The continuous variable “age” was characterized as the mean ± standard deviation, and the categorical variables (gender, region of residence, type of school, age group, and frequency) for each item were characterized by frequencies and percentages. The age groups considered in the analysis were 11–13 and 14–19 years old. The Wilcoxon rank–sum test was used to compare the difference in age between groups. The chi–square test or Fisher's exact test, when the frequency was ≤5, was performed to compare the frequency of answers for each question between groups. The same tests were used to compare the difference in the frequency of a single response between groups. For better assessing impact of pandemic on psychological status of enrolled children a negative feeling index was developed. It was calculated as the sum of the following dichotomous variables: presence of fear, restless, sadness, and variation in the hours of sleep, considered 0 for absence and 1 for presence. A multivariate regression model to assess the association between the negative feelings index and a series of variables, such as age in years, sex, and personal experience of at least one relative or acquaintance with COVID-19. All statistical analyses were performed by using Stata Statistical Software: Release 12 (College Station, TX, USA).
General Characteristics of the Study Population
Table 2 summarizes the general characteristics of the study population. A total of 2,064 students (62.8% females; mean age, 15.4 ± 2.1 years), 69% of those initially included in the study, completed and returned the questionnaire. Subjects who did not return the questionnaire were equally distributed among northern and southern students, without differences regarding age, gender and type of school. Among those who returned the questionnaire, 1,290 (62.5%) were residents in northern Italian regions, mainly Lombardy and Emilia-Romagna, while 774 (37.5%) lived in southern regions, mainly Sicily and Puglia. In both northern and southern Italy, females represented approximately two-thirds of the studied population. However, individuals aged 14–19 years and those who were attending high school were significantly more numerous in the northern regions than in the southern regions, where subjects aged 11–13 years and those attending professional and technical schools were more numerous.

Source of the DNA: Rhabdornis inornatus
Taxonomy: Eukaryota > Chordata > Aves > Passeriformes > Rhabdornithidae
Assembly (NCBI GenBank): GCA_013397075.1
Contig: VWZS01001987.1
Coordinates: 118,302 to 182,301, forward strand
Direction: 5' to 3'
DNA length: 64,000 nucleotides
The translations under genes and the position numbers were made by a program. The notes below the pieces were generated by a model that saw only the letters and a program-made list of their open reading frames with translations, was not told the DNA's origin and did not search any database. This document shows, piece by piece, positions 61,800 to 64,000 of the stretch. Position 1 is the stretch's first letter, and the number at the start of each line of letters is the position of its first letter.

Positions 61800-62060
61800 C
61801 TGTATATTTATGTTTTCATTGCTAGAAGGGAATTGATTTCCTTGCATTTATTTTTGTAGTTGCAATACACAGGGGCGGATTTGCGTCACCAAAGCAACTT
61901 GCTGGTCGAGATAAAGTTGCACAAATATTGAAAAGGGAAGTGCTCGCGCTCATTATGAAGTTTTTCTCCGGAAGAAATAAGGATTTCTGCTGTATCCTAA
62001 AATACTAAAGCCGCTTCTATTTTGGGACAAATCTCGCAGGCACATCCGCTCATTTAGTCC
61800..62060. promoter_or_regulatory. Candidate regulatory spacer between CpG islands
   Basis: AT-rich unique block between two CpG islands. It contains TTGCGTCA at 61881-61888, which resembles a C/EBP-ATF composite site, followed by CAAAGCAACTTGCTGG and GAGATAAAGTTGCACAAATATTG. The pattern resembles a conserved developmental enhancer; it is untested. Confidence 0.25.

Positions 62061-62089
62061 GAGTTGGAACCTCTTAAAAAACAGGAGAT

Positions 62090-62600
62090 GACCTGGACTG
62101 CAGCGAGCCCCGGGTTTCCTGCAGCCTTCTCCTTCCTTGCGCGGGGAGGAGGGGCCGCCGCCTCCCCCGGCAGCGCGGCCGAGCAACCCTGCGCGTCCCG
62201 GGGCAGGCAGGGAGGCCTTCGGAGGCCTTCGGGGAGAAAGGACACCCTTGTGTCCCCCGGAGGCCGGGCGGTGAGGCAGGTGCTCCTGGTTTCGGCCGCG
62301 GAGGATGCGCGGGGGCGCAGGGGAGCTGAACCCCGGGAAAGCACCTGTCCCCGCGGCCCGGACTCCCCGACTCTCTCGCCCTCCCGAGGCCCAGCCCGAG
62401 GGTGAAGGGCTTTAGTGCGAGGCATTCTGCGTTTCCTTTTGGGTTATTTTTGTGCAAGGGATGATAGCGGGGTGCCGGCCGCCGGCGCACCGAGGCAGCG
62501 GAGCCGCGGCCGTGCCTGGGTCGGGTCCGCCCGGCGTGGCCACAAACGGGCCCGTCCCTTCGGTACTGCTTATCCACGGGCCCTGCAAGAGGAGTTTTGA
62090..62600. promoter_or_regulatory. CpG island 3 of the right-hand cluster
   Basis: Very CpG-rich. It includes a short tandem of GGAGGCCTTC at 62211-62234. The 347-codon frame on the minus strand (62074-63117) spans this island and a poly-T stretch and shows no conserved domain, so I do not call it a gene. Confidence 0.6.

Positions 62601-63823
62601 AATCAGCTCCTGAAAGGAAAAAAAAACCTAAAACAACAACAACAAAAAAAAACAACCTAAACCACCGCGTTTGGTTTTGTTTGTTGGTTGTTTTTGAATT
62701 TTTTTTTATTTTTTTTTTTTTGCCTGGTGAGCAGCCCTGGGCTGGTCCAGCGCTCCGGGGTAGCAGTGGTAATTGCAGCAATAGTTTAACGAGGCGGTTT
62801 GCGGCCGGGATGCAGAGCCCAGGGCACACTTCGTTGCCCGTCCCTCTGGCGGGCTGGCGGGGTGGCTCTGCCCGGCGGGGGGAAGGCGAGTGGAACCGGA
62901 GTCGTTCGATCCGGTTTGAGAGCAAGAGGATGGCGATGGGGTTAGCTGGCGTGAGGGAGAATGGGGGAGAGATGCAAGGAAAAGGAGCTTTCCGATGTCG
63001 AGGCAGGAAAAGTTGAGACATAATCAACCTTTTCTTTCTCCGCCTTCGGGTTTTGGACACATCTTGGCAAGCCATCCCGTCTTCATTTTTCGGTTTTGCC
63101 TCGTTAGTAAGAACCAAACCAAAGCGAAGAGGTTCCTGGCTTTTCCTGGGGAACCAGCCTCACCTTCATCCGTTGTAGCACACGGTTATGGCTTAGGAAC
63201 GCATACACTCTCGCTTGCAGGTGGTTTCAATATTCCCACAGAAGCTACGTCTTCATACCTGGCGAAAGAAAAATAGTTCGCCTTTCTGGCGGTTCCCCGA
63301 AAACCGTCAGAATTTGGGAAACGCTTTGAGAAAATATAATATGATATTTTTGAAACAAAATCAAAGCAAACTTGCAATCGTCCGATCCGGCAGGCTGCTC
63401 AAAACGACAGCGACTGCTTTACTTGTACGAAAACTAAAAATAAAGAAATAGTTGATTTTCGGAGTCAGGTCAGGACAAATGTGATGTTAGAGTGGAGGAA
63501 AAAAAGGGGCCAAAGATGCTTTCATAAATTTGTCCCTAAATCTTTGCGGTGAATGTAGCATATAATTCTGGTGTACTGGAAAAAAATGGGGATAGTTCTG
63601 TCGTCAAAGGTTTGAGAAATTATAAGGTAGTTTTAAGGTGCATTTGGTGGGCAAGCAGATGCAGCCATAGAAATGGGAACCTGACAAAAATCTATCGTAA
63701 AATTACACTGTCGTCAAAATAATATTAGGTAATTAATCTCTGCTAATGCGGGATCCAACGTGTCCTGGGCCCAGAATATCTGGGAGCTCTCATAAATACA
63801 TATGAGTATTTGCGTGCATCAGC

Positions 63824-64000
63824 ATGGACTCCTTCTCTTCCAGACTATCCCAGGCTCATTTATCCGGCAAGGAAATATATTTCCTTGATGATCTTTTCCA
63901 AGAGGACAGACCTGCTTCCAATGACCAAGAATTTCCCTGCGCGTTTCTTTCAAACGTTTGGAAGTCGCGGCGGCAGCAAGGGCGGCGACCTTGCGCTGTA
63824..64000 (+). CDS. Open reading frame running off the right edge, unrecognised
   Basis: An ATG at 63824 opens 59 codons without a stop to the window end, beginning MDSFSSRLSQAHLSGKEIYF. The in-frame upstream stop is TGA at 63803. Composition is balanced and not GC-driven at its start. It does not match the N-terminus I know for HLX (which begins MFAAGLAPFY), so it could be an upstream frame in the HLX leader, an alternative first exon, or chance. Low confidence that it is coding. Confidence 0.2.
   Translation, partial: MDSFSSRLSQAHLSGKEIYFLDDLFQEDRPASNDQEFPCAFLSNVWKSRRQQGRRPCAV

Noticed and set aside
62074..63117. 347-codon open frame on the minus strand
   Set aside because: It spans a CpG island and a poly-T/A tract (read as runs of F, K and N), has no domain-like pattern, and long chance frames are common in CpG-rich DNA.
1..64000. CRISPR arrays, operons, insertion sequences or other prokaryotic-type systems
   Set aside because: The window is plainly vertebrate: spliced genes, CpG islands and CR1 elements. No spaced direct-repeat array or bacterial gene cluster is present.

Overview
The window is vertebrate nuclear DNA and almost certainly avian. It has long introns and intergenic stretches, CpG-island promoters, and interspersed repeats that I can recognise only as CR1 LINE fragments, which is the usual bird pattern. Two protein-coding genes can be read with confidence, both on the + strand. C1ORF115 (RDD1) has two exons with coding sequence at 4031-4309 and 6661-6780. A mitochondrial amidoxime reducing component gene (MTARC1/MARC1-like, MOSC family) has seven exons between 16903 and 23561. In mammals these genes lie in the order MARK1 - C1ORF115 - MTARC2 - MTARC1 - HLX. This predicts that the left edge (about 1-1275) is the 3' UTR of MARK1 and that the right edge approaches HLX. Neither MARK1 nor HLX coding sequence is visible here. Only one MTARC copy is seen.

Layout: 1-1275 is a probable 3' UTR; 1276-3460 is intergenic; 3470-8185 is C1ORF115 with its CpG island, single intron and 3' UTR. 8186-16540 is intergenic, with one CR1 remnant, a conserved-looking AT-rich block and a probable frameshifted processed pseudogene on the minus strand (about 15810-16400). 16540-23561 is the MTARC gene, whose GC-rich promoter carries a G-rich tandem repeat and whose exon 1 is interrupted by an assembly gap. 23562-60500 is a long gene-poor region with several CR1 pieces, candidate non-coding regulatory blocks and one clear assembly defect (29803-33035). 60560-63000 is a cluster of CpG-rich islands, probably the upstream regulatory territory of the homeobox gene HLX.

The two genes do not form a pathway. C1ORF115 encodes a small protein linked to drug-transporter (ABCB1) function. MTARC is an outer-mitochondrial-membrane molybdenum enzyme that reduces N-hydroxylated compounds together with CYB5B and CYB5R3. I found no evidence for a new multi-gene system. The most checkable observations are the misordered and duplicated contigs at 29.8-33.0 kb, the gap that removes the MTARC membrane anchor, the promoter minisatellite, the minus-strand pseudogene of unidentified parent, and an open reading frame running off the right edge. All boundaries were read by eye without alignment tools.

Knowledge of Covid-19
Table 3 summarizes knowledge about Covid-19 in the study population according to gender, area of residence and age. Most students evidenced the high lethality and lack of effective therapy of COVID-19. The lethality of COVID-19 was significantly more frequently highlighted by females than males (p < 0.01), while the lack of an effective therapy for the disease was more frequently reported by older students (58.6 vs. 49.2%; p < 0.001), Knowledge about symptoms and diagnosis of COVID-19, and personal risk of infection was generally good, without significant differences according to sex, age, type of school, and geographic area of origin. Mass media were largely used by all the students to access information on COVID-19. However, while mass media were the most frequently used tools by older students, parents were the source of information most frequently consulted by children under 13 years of age. Personal experience with a relative or an acquaintance affected by COVID-19 was significantly more frequently reported by northern students than by southern students (53.7 vs. 11.6%; p < 0.001).